The present appeals arise from the final results of an antidumping duty administrative review conducted by Commerce determining that certain of Koyo's tapered roller bearings (TRBs) — i.e., those that entered the United States during the period August 1, 1986, through July 31, 1987 — were subject to a dumping margin of 52.17% ad valorem. The administrative review was conducted upon request of the parties, pursuant to 19 U.S.C. § 1675(a), to definitively determine the amount of antidumping duties owed by Koyo on the subject merchandise.
Tapered Roller bearings Four Inches or Less in Outside Diameter and Certain Components Thereof From Japan, 55 Fed.Reg. 38,720 (Dep't Comm. 1990) (final admin. review).
Because Koyo Seiko Company and Koyo Corporation of U.S.A. represent a related exporter-importer pair, Commerce utilized the exporter's sales price of the merchandise in calculating the dumping margin. After calculating an initial exporter's sales price, Commerce adjusted that value, inter alia, pursuant to section 1677a(e)(2) by deducting therefrom all selling expenses (both "direct" and "indirect") incurred in making U.S. sales. After calculating a foreign market value, and performing other adjustments and calculations not at issue in this appeal, Commerce calculated the dumping margin, pursuant to 19 U.S.C. § 1675(a)(2), by subtracting exporter's sales price from foreign market value.
Direct selling expenses are "expenses which vary with the quantity sold, such as commissions." Consumer Prods. Div., SCM Corp. v. Silver Reed Am., Inc., 753 F.2d 1033, 1035, 3 Fed. Cir. (T) 83, 84-85 (1985). In contrast, indirect selling expenses are those that do not vary with the quantity sold, " e.g., overhead." See Id.
In other words, the United States price for each entry was reduced by Koyo's direct selling expenses incurred in the United States. Consequently, the aggregated United States prices for Koyo's entries were also reduced, thereby resulting in an increased weighted-average dumping margin. See 19 C.F.R. § 353.2(f)(2). Because the weighted-average dumping margin equals the amount of estimated duties collected for each offending entry of merchandise, 19 C.F.R. § 353.21(b), an increased weighted-average dumping margin meant that higher estimated duties would be imposed on Koyo.
Pursuant to 19 U.S.C. § 1516a(a)(2)(B)(iii), Koyo filed suit in the Court of International Trade to challenge the methodology used by Commerce in calculating the dumping margin for the TRB entries at issue. In particular, Koyo asserted that Commerce abused its discretion in deducting Koyo's direct selling expenses from exporter's sales price. Instead, Koyo argued, Commerce should have added the direct selling expenses to foreign market value as a "circumstances of sale" adjustment pursuant to 19 U.S.C. § 1677b(a)(4). The Court agreed. Relying on a line of its cases that had "interpreted section 1677a(e) to refer to indirect rather than direct selling expenses," the Court held that reductive adjustments of exporter's sales price under 19 U.S.C. § 1677a(e)(2) were limited to indirect selling expenses. Koyo Seiko, 810 F. Supp. at 1292. Further, the Court noted that its precedent "repeatedly held that `direct selling expenses are properly characterized as differences in circumstances of sale' which may adjust foreign market value." Id. Concluding that Commerce's calculation methodology was improper as being contrary to established law, the Court remanded the case to Commerce "for recalculation of exporter's sales price, without an adjustment for direct selling expenses[, and for recalculation of] foreign market value to reflect an adjustment for direct selling expenses." Id. Timken and the government each challenge the Court's decision.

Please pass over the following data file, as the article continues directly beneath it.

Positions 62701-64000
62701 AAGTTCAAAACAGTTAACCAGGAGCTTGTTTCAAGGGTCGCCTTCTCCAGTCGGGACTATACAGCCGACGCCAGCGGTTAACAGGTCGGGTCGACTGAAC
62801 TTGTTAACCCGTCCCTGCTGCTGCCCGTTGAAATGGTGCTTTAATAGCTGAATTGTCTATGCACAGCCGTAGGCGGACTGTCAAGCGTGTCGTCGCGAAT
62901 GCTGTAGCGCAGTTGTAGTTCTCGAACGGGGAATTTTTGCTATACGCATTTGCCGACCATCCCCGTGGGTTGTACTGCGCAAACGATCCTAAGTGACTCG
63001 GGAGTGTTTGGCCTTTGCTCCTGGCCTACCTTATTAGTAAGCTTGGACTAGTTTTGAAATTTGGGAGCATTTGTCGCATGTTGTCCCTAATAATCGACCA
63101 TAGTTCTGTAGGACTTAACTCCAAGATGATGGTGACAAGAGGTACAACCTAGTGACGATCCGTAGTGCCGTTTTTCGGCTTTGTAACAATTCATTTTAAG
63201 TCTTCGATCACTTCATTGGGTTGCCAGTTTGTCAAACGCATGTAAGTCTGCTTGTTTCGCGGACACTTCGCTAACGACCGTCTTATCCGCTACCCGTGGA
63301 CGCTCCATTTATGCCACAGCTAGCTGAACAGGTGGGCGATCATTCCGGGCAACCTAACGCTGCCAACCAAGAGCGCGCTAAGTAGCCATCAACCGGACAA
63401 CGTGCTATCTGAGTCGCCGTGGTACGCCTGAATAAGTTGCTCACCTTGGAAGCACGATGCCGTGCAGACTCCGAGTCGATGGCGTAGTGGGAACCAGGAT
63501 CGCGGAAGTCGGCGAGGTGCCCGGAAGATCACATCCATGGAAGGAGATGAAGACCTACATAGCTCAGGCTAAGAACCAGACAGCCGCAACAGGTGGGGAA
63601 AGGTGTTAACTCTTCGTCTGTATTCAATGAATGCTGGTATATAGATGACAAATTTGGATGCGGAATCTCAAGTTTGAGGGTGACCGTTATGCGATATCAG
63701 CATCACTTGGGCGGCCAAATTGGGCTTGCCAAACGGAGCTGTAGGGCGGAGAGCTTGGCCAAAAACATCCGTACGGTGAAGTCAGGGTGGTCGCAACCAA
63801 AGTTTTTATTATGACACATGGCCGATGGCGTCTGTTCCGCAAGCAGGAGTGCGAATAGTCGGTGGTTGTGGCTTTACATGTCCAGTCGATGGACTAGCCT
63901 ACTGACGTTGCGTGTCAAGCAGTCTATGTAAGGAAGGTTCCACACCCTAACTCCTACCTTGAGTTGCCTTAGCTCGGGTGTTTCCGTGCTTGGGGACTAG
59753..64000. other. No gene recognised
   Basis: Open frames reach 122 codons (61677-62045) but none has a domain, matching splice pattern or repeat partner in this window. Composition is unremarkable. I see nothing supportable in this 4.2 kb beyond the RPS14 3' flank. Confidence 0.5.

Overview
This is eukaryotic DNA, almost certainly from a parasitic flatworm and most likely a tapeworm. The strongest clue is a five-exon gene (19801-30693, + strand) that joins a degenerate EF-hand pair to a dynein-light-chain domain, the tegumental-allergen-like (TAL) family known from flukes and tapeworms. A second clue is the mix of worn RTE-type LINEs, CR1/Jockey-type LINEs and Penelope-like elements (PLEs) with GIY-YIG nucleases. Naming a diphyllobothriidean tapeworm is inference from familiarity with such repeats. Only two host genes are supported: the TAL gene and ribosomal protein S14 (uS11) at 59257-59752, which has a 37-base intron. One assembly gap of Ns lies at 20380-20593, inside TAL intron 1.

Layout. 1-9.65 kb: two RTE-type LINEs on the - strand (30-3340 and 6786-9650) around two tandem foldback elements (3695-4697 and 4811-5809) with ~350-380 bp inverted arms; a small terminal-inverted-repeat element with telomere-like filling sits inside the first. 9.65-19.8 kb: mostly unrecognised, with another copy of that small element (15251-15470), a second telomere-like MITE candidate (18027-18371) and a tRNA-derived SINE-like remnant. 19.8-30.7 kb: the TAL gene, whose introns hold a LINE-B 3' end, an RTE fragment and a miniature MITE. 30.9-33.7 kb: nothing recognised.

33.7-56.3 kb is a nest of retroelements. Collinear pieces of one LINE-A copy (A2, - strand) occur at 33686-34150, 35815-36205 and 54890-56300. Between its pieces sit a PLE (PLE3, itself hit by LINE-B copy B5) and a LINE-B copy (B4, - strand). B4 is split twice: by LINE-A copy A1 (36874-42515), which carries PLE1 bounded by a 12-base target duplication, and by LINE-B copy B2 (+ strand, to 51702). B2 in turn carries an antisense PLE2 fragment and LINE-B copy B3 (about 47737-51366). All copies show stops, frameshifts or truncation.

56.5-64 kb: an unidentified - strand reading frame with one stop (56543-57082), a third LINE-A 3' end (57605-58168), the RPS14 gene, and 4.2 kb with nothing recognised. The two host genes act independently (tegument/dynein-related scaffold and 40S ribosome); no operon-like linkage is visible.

See Timken Co. v. United States, 673 F. Supp. 495, 511 (Ct.Int'l Trade 1987); NTN Bearing Corp. of Am. v. United States, 747 F. Supp. 726, 738-39 (Ct.Int'l Trade 1990); Koyo Seiko Co. v. United States, 796 F. Supp. 1526, 1531 (Ct.Int'l Trade 1992).
The United States was the named defendant in Koyo's action filed in the Court of International Trade challenging the results of Commerce's administrative review. Timken was aligned as a defendant in that proceeding after its motion to intervene was granted. Although the government and Timken each appeal in a separate capacity, both parties agree that the two appeals arise from the same administrative order and judicial determination, and concern the same issue. Accordingly, we address both appeals in this single opinion.